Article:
• The Grotesque: Michael in "Trick or Treason".
  • Hair-Trigger Avalanche: In "Mind Over Matterhorn".
  • Have a Gay Old Time: The TV show's theme contains quite a bit. The series's Totally Radical pretensions don't help matters. "We'll give you action and satisfaction" indeed...
  • High School Hustler: Alvin. Though the proper term would be Elementary School Hustler.
  • I'll Tell You When I've Had Enough!: Spoofed with Theodore drinking carrot juice at a bar.
  • Imaginary Love Triangle:
    • An episode had one involving a Girl of the Week, Simon, and a biker boy. Alvin convinced Simon to try out for a bike competition to impress the girl, only to find out that the biker was her cousin.
    • Played with VERY briefly at one point where both Alvin and Simon try to impress a Girl of the Week (Alvin with his athletic abilities, Simon with his manners and chivalry).
  • Impersonation Gambit:
    • "The Price Isn't Right" has Simon goes on a trivia game show. When he gets sick with the flu, the follow up appearances call for Theodore and Alvin to stand in for him. Needless to say, Hilarity Ensues when Alvin-as-Simon misses the final question.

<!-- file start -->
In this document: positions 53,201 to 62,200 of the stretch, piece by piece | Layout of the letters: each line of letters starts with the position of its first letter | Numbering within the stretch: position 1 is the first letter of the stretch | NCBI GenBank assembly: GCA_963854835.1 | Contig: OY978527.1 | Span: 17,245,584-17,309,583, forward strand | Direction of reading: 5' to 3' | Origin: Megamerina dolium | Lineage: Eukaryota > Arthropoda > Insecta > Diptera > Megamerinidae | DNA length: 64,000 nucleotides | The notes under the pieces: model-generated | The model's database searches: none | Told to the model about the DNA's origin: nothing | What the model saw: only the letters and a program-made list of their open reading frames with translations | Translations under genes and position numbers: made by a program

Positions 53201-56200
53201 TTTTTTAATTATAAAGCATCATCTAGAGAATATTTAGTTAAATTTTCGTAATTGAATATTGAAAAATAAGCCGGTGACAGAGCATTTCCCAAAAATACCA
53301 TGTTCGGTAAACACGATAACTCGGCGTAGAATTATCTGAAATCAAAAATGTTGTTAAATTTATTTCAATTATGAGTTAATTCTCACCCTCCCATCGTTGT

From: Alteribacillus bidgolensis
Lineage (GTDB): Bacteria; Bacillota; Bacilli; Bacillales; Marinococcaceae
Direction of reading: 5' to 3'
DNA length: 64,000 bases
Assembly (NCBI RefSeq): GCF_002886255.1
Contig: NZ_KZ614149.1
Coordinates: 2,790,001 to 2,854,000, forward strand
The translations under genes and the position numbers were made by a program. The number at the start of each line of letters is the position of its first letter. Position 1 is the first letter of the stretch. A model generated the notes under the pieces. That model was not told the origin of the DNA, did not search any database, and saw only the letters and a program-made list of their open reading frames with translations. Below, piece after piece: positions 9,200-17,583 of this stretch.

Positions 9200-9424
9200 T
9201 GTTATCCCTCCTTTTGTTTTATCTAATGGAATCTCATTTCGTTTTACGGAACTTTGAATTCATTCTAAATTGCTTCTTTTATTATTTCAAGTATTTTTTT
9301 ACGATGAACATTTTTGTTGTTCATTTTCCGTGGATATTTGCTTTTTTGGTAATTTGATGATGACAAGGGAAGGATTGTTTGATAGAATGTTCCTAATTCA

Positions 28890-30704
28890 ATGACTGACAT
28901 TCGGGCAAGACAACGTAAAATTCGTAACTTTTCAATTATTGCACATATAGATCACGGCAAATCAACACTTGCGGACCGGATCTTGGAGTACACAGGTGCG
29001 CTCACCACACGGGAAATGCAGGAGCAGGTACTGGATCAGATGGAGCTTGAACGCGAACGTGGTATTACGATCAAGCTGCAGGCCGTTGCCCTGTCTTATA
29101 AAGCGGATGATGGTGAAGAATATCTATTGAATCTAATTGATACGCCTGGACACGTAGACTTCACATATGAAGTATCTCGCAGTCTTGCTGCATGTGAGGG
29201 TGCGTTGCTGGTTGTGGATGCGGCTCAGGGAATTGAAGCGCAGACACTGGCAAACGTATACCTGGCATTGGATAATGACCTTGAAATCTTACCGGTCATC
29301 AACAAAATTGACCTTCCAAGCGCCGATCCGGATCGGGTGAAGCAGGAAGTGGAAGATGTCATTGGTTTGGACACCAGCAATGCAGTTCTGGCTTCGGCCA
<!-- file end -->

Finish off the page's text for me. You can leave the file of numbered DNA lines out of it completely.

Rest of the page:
• "Sincerely Theodore" has Theodore and Alvin swapping roles of "dater" and "actor" when both brothers need to help the other out of a jam. The girl in the date is the daughter of a famous director, and in the end, the director, seeing Theodore's "acting" decides THEODORE, not Alvin, is the one he wants for a part Alvin coveted.
  • Important Haircut: In "Cadet's Regrets" where Alvin enrolls the trio in an army-style summer camp, they are sent to the barbershop for induction haircuts. Seeing the boys going before them getting peeled prompts the Chipmunks to make feeble attempts to avoid the cut (qualifying this as a Traumatic Haircut as well), unsuccessful as they end up with their head fur in a high-and-tight style for the rest of the episode.